This reason may not be typical on average. But I have always had a strong need for organisation and an innate motivation to look out for and take care of other people (especially those younger than me). It possibly stems from being charged with supervising my sisters at young age. Nevertheless, combined with perfectionism, it is not always a desirable trait. I can’t imagine how many guys may have been turned off by that. I remember having a discussion with a male peer who exclaimed, “You better not treat your husband like your son when you get married!” When I did get married, I found that my husband was just as inclined to take care of me as I was to look after him. His confidence, experience and maturity went a long way in my resignation from constant mothering mode.
- Maturity and Leadership potential are always a plus.
According to Science, girls mature much faster than boys. This could be, I suppose, part of why women generally tend to marry men a little older than them. I had already mentally resigned to becoming an old cat lady. I was at an age where I was sure of what I wanted, and many of the options in my age group felt like settling. I was told that I was picky. I could have tolerated games in my teens, but I was losing my patience with guys who were sending mixed signals and demonstrating unreliability in other senses. A lot of this could have been personality compatibility, but for me, some of it was age related. Statistics show that men are usually not ready to settle until aged 30. It was a breath of fresh air to meet a man who was deliberate in his pursuit without being creepy. I was moved by his ability to articulate his long-term vision, his respectfulness, his strong affinity for leadership, his practicality in how he intended to take care of another man’s daughter and his decisiveness all around. It always has made me feel safe. He always says that he understands why God brought me into his life now, because if it happened when he was younger he would not have been ready. By your 30’s you are probably already set in your ways and I am glad that one of those ways for him is devotedness.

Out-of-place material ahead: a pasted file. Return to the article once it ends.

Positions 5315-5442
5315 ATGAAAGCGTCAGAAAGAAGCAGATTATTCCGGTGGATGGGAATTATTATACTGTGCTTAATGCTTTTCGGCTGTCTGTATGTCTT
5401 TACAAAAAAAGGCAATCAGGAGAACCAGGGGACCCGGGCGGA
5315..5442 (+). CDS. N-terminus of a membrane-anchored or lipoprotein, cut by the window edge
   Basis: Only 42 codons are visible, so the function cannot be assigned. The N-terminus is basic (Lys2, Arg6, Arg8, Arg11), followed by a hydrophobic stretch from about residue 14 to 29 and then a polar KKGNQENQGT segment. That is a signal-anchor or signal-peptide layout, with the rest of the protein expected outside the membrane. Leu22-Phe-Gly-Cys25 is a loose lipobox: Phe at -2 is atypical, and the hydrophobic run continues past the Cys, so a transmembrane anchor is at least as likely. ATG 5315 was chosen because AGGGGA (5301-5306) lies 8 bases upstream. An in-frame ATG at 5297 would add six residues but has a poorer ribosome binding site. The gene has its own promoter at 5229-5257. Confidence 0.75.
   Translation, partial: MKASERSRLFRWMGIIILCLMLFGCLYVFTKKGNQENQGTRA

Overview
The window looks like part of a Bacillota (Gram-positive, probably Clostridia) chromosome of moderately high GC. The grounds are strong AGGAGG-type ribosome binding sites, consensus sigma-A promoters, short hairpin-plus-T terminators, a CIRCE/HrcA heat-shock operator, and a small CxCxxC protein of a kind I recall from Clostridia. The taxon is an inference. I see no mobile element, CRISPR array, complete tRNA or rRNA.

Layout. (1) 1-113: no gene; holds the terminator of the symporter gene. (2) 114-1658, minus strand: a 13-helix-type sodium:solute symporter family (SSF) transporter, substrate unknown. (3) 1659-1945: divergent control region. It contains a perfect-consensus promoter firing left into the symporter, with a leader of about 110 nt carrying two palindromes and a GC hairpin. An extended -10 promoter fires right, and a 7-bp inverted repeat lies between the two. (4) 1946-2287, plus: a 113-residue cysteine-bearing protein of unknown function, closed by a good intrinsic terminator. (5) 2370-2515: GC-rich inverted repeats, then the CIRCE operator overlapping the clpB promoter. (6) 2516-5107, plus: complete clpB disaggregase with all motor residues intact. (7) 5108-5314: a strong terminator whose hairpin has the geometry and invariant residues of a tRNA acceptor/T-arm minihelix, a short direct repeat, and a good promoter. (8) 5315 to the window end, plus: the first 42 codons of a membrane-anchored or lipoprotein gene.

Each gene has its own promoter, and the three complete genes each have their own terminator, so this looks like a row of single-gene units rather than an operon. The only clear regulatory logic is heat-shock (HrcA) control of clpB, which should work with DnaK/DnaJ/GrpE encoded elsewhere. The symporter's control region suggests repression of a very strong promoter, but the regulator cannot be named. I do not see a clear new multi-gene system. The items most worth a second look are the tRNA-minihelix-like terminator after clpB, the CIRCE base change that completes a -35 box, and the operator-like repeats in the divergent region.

- Stability matters to me.
I was not looking for a man with money. I was raised to be fiercely independent. But stability has been something that increasingly appealed to me as I neared my mid-twenties. I know that things are never always perfect nor are they easy. But I was disappointed too often by people who offered wild adventures and no stability. I just wanted somebody who would always be down for me. My husband and I do have our wild adventures, but I appreciate that he is across the board a consistent person. He does his best to keep his promises. He doesn’t make illogical ones if he can help it.